Electric two wheelers in India are likely to achieve price parity with their petrol counterparts as early as 2027, a study done by International Council on Clean Transportation has revealed.
Comparing electric motorcycles and scooters with different battery sizes and varying ranges, ICCT has projected that an electric motorcycle with a 100 kilometer range would achieve cost parity with a similar petrol powered bike by 2027.
It would take another 3 years for a 150 kilometer range model while for the top of the line 250 kilometer model, parity would be achieved only by 2034. Currently, the RV400 electric bike that ICCT selected for benchmarking–with real world range of 100 kilometers–costs nearly double that of a Hero Splendor+.
In the case of electric scooters, the timelines are similar. A 75 kilometer range electric scooter is slated to achieve parity with its petrol counterpart by 2028. The bigger 125 and 200 kilometer versions would take a tad longer and match prices of a similar performance petrol scooter by 2031 and 2034 respectively. In this case, ICCT chose the Ather450X as the benchmark against the Honda Activa 6G.
The reduction in prices of the electric two wheelers is largely due to the fall in prices of lithium ion batteries. ICCT has estimated a fall of nearly 55 percent in the cost of battery between 2020 and 2030. It is also subject to the current incentives on offer under FAME 2 being continued beyond 2024.
Additionally, ICCT also factored in additional incentives offered by states and has used Delhi’s electric vehicle policy as the standard. Further the timelines are based on the best case scenario where 100 percent new two wheelers in the country are electric by 2035. In case it takes longer say by 2047, the timelines would get extended as it would mean the scale of battery manufacturing in the country would be achieved only later.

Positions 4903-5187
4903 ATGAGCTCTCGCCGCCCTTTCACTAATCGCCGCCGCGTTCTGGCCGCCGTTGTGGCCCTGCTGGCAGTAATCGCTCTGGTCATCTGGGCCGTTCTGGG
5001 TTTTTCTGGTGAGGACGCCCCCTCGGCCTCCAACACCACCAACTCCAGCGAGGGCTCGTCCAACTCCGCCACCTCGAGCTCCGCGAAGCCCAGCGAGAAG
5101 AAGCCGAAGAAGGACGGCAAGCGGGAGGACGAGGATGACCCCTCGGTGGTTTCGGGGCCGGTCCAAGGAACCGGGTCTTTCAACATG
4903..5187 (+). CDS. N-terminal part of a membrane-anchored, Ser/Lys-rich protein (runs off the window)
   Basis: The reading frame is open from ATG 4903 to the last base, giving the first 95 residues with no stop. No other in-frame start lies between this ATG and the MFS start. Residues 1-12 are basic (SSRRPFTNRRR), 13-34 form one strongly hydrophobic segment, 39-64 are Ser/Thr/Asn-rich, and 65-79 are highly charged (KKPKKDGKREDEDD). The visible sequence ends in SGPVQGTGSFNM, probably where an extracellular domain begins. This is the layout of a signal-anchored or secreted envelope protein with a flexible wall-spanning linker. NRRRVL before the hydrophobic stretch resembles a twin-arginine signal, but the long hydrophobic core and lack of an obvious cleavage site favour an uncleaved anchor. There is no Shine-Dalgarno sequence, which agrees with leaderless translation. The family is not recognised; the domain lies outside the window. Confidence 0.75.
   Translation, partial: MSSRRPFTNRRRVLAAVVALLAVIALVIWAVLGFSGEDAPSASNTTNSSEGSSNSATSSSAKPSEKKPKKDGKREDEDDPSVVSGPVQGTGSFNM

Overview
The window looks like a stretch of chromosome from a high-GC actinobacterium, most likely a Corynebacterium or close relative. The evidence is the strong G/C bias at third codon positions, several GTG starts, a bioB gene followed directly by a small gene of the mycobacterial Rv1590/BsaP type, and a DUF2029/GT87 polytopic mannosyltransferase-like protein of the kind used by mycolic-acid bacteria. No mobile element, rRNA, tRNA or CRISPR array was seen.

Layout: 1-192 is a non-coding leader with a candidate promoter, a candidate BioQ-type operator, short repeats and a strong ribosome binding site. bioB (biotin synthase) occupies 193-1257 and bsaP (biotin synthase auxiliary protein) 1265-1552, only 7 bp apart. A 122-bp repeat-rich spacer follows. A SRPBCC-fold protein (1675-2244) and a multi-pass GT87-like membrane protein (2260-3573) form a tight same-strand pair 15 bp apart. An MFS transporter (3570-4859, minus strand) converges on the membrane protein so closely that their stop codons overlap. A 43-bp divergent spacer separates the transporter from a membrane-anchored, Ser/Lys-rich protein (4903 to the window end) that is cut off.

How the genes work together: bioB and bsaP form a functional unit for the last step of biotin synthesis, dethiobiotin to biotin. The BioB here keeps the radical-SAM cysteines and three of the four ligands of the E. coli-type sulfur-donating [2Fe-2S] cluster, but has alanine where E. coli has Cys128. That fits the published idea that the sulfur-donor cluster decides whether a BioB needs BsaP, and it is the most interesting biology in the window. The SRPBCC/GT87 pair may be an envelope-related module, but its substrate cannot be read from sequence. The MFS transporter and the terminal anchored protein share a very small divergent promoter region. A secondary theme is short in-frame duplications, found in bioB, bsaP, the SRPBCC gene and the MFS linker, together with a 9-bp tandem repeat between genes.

“There are usual caveats but the technology around batteries is fast evolving so it is difficult to say what the situation would be even 5 years from now,” says Dr Anup Bandivadekar, co-author of the study and the program lead for passenger vehicles at ICCT. “The rates of battery capacity fabrication could increase with innovations in chemistry and manufacturing. There is a good chance we have infact underestimated future cost reductions and our projections may be conservative.”
There is however, no confusion on total cost of ownership where thanks to high petrol prices, an electric two wheeler is already more economical on a 5 or 10 year horizon. In the first 5 years, EVs gain on account of negligible cost of maintenance. They remain economical over the 10 year horizon even when the battery is replaced with a new one in the sixth or seventh year.
“Fuel price is a big determinant here for conventional two wheelers. We have taken the petrol price at Rs 83 per litre which as you know is very conservative compared to today,” Bandivadekar said. “Even with the high cost of acquisition, it makes sense for a consumer today to buy an electric two wheeler. Unless the incentives are drastically reduced in the short term, which is very unlikely, he will start saving very soon.”
So what stops conventional two wheeler manufacturers from entering this segment in a big way. So far, Bajaj Auto and TVS have made tentative strides with one product each–the Chetak and iQube respectively. The top two–Hero MotoCorp and Honda Motorcycle and Scooter India, are yet to launch their first electric models though Hero is slated to enter next year. The entry of Ola Electric next week could not happen at a better time.
“Though we do not know the specifications of the model yet, Ola is bringing in scale to the game. It can accelerate the development of the ecosystem by a few years.” Bandivadekar adds. “It will come as a wake up call for the traditional players.”